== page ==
This proposal is part of an effort to understand how cells localize molecules and organelles to specific regions of the cytoplasm, which is referreed to as polarization. The observation that gradients of intracellular calcium ions ((Ca2+)i) can form in cells represents both an example, and perhaps, a clue to the solution of the problem. The cytotoxic T lymphocyte (CTL), is presently being used as a model system for thses studies. The CTL is important in itself as an important arm of the immune system, and an excellent system for the study of cell polarization. The CTL exhibits polarization of organelles in response to binding of appropriate target cells. At the time these movements are taking place, a calcium gradient also forms. Since calcium is an important regulatory element and is known to affect molecules invovled in cell motility, it is likley that the two are related.
The aim of this project is to understand the mechanism of (Ca2+)i gradient formation and how Ca2+ might act locally to polarize the cell. A model has been formulated to explain the formation of a (Ca2+)i gradient which involves the participation of another important regulatory molecule, protein kinase C. It appears that protein kinase C is also locally activated in CTLs with a polarity opposite that of the calcium gradient. Since protein kinase C can in some cases act to lower (Ca2+)i it may be part of the mechanism for forming the (Ca2+)i gradient. This study will test the hypothesis that local activation of kinase C can activate calcium pumping systems and locally lower (Ca2+)i resulting in a (Ca2+)i gradient. Finally, since (Ca2+)i and protein kinase C can have reciprocal effects on the activity of some proteins, a Foundation is laid for polarity. This study will attempt to detect localized differences in the phosphorylation state of enzymes that are modulated reciprocally by (Ca2+)i and protein kinase C.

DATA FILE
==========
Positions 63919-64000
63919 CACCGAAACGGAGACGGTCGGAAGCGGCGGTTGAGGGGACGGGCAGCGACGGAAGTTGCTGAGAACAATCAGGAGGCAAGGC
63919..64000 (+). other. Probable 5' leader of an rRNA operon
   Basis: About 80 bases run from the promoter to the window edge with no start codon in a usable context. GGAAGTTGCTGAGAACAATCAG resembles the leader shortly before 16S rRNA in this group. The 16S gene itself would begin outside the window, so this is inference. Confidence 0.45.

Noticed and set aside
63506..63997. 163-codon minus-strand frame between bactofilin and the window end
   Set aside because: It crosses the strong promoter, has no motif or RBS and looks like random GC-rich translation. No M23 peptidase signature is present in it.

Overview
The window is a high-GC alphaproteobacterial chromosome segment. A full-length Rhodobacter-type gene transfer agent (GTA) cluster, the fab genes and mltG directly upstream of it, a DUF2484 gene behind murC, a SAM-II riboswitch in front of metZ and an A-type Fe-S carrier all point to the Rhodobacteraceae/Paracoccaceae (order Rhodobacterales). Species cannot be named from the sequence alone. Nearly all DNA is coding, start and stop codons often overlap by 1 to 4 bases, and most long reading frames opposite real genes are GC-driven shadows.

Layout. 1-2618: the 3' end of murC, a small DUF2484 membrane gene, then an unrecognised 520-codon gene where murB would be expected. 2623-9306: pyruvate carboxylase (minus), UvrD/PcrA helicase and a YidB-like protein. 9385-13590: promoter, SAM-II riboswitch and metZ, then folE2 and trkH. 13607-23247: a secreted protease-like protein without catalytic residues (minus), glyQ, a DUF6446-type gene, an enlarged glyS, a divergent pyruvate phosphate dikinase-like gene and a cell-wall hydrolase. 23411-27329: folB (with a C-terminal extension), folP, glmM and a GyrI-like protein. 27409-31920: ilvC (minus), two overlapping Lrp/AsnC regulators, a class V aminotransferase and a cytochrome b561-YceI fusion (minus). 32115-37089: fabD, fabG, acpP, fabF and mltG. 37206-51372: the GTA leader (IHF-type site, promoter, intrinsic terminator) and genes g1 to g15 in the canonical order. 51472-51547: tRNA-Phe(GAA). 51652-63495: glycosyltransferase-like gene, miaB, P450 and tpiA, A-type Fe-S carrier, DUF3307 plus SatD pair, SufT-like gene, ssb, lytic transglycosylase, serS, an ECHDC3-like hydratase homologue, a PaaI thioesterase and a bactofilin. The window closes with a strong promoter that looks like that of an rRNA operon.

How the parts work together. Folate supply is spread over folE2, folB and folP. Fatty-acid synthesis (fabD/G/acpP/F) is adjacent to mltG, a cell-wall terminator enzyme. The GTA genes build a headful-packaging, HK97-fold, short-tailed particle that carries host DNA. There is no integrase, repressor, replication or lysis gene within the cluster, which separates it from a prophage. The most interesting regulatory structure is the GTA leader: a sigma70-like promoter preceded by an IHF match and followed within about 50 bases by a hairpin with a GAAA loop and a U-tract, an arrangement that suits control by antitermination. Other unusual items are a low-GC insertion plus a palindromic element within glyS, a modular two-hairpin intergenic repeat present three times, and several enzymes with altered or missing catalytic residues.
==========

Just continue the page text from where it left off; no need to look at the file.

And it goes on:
National Institute of Health (NIH)
National Institute of General Medical Sciences (NIGMS)
Research Project (R01)
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Cellular Biology and Physiology Subcommittee 1 (CBY)
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University of Texas Austin
Schools of Arts and Sciences
United States
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